The Guardian Releases Video Footage of Its Snowden Computer Smash-Up; More Puzzling Questions Emerge

As we observed back in August, the story is utterly bizarre, and only becomes more bizarre with the release of video footage of the smash-up, along with some new photos of the destroyed computer parts.
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As we observed back in August, the story is utterly bizarre, and only becomes more bizarre with the release of video footage of the smash-up, along with some new photos of the destroyed computer parts.
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(Photo: A staffer from The Guardian destroys what's obviously a desktop PC motherboard.)

It's been six months since The Guardian published initial details about its GCHQ computer smash-up story. And now, months later, The Guardian has released video footage of the staffers destroying computers alleged to contain NSA and GCHQ files stolen by Edward Snowden. The smash-up, which took place on July 20, 2013 in the basement of The Guardian's London offices, was apparently supervised by agents from the GCHQ, the U.K.'s version of the National Security Agency.

As we observed back in August, the story is utterly bizarre, and only becomes more bizarre with the release of video footage of the smash-up, along with some new photos of the destroyed computer parts.

The article accompanying the video, written by Luke Harding, clarifies that the Snowden files were stored on "four laptops," which were then destroyed by The Guardian staffers. This matches early reports from August when The Guardian's editor, Alan Rusbridger said that the computers were MacBook Pros. But as we noticed at the time, not all the parts were from MacBooks. Several of the parts were actually from a PC -- a very old, outdated PC.

Well, once again, new photos that appeared in the video clearly show desktop PC parts. Specifically, a cumbersome power supply, a motherboard, an external PC keyboard and a cooling fan, neither of which belong inside a MacBook Pro. In fact, in the photo below from the video alleging to show the destroyed computer parts only shows PC parts.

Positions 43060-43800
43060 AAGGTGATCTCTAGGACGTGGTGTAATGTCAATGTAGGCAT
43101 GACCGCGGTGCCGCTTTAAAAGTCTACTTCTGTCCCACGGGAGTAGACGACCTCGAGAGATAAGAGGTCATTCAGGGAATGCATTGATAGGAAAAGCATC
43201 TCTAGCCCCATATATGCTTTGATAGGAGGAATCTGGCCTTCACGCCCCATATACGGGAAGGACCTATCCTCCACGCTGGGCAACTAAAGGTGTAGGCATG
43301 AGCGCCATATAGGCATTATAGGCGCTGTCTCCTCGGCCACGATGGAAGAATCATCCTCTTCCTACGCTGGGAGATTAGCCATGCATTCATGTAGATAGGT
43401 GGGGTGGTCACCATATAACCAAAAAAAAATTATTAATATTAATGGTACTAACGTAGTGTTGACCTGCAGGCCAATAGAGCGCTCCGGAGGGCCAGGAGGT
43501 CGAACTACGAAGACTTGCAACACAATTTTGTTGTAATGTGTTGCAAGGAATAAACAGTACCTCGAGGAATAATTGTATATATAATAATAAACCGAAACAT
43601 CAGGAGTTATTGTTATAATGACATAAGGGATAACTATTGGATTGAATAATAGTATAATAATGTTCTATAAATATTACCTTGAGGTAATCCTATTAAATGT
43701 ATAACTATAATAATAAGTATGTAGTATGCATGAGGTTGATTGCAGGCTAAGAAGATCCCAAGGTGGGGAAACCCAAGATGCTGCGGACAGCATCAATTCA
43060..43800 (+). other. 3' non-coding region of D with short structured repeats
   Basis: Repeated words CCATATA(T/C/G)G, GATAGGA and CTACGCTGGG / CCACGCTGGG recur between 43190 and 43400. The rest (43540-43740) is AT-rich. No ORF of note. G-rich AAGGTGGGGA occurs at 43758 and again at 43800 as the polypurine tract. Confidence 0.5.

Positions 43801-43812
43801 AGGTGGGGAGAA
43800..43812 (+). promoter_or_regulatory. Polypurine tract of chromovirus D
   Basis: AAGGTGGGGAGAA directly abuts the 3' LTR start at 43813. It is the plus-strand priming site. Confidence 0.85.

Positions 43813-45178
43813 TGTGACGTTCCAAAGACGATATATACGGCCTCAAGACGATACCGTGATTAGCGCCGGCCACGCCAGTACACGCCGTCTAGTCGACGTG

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The story simply doesn't make sense. In addition to questions we asked in August, this video raises all new ones.

--Why would British authorities detain David Miranda, Glenn Greenwald's partner, at Heathrow in order to confiscate the Snowden files, but, knowing that The Guardian had the files, demand that the files be destroyed rather than trying to confiscate and decrypt the files to learn what specifically Snowden attained?

--Why release this video now, six months after the fact?

--Why continue to say "four laptops" when Alan Rusbridger revised his story back in August, tweeting that there were "PC parts" in addition to the MacBook parts in the photos?

However, let's for a moment cut The Guardian some slack. Some possible explanations:

--It's conceivable that they tricked the GCHQ technicians into believing that the files were contained on an outdated PC. This would allow The Guardian to keep the files, while not having to destroy four perfectly good MacBook Pros. But why, then, come out in public and repeatedly say the files were on MacBook Pros? Wouldn't that expose the ruse?

--There's a slim likelihood that The Guardian is innocently screwing up a story -- neglecting to mention the PC that was obviously destroyed every time details of the story are published. Seems far-fetched considering how the story occurred inside The Guardian's office building.

Likewise, there's a chance that The Guardian just made it all up. Why do this? Simply put, it lends drama and intrigue to the story. It spices up the tale in a way that generates sympathy for The Guardian as it struggles to shine a spotlight on the secret activities of two big, bad, powerful governments. If in fact The Guardian has fabricated this story, it calls into serious question the veracity of its other claims with regards to NSA and GCHQ activities.

At the very least, if The Guardian is to be taken at face value, the fact that its writers and editors can't report on exactly what kind of computers were destroyed, how can they be trusted to report on highly technical surveillance operations involving much more complex technology?

It's difficult to know exactly which explanation best applies here, but what's perfectly clear is that we're not hearing the entire story. It remains a strange, murky chapter in a story that's ironically focused on transparency and secrecy.

(We contacted both Rusbridger and Harding for clarification, but as of the publishing of this article, neither has responded. If they do, we'll add an update.)

UPDATE: Reporter Luke Harding responded with the following tweet:

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